More than 77,000 foreign banks have agreed to share information about U.S. account holders as part of a crackdown on offshore tax evasion, the Treasury Department said Monday.
The list includes 515 Russian financial institutions. Russian banks had to apply directly to the tax-collecting Internal Revenue Service because the U.S. broke off negotiations with Russia over an information-sharing agreement after Russia’s actions in Ukraine.
Nearly 70 countries have agreed to share information from their banks as part of a U.S. law that targets Americans hiding assets overseas. Participating countries include all the world’s financial giants, as well as many places where Americans have traditionally hid assets, including Switzerland, the Cayman Islands and the Bahamas.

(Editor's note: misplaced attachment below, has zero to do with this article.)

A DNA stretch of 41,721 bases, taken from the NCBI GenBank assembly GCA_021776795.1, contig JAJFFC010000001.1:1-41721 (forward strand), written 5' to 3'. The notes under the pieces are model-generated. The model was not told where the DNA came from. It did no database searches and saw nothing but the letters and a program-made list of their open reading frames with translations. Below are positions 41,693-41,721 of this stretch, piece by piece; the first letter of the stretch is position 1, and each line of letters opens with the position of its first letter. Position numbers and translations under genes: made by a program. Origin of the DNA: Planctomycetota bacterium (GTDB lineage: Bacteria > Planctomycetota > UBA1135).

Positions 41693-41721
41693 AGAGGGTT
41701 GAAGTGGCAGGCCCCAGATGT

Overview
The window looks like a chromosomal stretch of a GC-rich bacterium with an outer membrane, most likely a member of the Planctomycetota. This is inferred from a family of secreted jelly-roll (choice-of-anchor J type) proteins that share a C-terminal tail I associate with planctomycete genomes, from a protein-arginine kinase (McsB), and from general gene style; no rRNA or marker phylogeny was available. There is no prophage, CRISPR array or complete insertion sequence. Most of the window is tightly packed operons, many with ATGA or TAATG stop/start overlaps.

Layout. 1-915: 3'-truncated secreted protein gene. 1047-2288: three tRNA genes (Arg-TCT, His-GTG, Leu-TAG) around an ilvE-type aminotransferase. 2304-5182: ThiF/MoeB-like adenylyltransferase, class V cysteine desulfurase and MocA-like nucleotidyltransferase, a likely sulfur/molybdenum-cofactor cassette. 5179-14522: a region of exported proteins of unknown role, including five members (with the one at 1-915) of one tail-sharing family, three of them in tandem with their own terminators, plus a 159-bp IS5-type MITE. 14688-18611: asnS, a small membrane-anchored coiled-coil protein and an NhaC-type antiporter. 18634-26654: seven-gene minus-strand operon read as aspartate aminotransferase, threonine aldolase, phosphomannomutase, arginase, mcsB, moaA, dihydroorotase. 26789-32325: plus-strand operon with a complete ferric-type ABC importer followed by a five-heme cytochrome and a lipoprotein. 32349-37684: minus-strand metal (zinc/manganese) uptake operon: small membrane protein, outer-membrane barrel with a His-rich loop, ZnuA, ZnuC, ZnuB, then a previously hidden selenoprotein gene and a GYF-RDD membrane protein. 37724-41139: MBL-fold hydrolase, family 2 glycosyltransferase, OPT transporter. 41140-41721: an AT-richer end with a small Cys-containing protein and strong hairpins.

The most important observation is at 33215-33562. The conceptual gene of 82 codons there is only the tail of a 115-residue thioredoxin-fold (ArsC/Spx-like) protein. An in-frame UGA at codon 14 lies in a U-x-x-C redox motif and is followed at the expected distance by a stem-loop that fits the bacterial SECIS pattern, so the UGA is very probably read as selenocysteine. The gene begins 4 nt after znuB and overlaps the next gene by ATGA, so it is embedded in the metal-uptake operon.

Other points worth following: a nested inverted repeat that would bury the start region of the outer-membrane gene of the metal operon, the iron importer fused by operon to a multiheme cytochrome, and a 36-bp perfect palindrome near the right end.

Under the law, foreign banks that do not agree to share information with the IRS face steep penalties when doing business in the U.S. The law requires American banks to withhold 30 percent of certain payments to foreign banks that don't participate in the program - a significant price for access to the world's largest economy.